One thing I'd really appreciate is a cookbook on LLVM data structures.
I have read the language reference http://llvm.org/docs/LangRef.html ,
and understand the expressivity of aggregate types. What I do not yet
have a good feeling for is when to use them. To give a concrete
example, I'd like to parse a greyscale image in to an LLVM data
structure. At each {x,y} point, there is an Int8 value between 0 and
255. Take a small 4x3 image. I could feed my pixels in to a flat Int8
vector of length 12. I could also feed it in to an array of length 4,
of Int8 arrays of length 3.

Now take 2 simple functions: one does greyscale brightening, the other
does a sobel filter. The first needs only to know the value of 1 pixel
at a time, i.e. to increase its value. For this, the vector option
would be fine, and I assume (naively) that I'd enjoy SIMD performance
over this vector, executing `add x` to each element? However, the
Sobel filter needs information not only about the value of a pixel,
but also the values of its surrounding pixels. In this case, the 2D
array would be more suitable, as the shape of the image is known.
Would I lose SIMD vectorisation, probably? Or as a third option, would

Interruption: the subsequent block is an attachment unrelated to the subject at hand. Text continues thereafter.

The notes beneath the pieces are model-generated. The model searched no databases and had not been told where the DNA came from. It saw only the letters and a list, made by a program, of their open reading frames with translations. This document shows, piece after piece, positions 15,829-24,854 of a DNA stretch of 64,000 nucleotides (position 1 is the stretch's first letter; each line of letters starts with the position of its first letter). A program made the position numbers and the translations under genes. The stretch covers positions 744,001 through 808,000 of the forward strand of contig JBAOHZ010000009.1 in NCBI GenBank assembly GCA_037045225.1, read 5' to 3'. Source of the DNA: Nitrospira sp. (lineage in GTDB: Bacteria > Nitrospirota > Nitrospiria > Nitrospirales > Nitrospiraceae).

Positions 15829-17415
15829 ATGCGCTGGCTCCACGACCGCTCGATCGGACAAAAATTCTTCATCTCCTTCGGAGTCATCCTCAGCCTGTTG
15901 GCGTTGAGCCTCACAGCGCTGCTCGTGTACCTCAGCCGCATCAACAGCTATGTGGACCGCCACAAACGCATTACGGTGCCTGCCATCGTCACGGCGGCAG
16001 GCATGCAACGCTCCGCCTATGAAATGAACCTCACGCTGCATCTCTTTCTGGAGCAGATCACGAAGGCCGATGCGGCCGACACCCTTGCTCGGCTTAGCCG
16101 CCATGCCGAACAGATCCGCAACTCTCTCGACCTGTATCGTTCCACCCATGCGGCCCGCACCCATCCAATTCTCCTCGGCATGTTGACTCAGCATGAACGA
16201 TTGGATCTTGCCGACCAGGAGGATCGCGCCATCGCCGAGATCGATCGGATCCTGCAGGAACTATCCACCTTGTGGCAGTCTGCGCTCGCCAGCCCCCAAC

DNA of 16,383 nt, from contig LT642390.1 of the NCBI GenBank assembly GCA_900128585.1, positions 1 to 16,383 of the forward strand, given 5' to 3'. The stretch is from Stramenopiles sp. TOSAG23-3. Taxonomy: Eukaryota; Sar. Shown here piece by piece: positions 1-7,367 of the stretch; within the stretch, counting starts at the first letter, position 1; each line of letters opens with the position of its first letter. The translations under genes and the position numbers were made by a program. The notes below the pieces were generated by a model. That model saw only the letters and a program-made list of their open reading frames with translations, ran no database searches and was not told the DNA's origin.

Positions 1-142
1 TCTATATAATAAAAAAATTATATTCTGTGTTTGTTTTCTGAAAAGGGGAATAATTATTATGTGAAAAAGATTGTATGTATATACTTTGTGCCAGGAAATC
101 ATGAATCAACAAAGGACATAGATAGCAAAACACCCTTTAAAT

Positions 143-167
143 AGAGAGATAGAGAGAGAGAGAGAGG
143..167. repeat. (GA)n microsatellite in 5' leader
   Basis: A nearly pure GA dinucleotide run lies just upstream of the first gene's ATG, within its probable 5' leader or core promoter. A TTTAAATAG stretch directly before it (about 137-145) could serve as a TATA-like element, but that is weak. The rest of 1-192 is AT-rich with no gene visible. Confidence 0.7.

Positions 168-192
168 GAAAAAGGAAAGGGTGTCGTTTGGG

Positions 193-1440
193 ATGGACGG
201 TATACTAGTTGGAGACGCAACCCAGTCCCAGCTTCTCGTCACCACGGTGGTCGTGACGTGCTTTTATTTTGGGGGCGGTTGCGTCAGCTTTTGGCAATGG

I use a struct with a triple of three elements: a vector, and two Int8
values indicating the X and Y lengths of the image?

The paragraph above suggests you're thinking of an _LLVM_ vector as
a generic construct, including for storage. Actually LLVM's vector is
designed
as a representation of a _vector register_ but able to use standard LLVM
IR instructions rather than a CPU specific instruction set (simplifying the
story dramatically). You
probably want to store images as 2-D array of the basic
element type. Auto-vectorisation (nothing prevents you generating LLVM
IR to process your data using vectors) is successful primarily based upon
the ability of the auto-vectoriser to see what the true data dependencies
are in your code. A 2-D array will use indices in accesses which are
most easily analysed, so should give you the berst chance of
auto-vectorization.

What I'm after is a cookbook for LLVM data structures, and how to
apply them. E.g, when to use structs, when to use aggregated types,
and how to hold on to SIMD vectorisation when ever is possible.--

Unfortunately I'm not aware of such a thing. But I'd say a basic rule of
thumb would be that if you would naturally use a given structure in C
it's probably a reasonable strategy to use the LLVM analogue.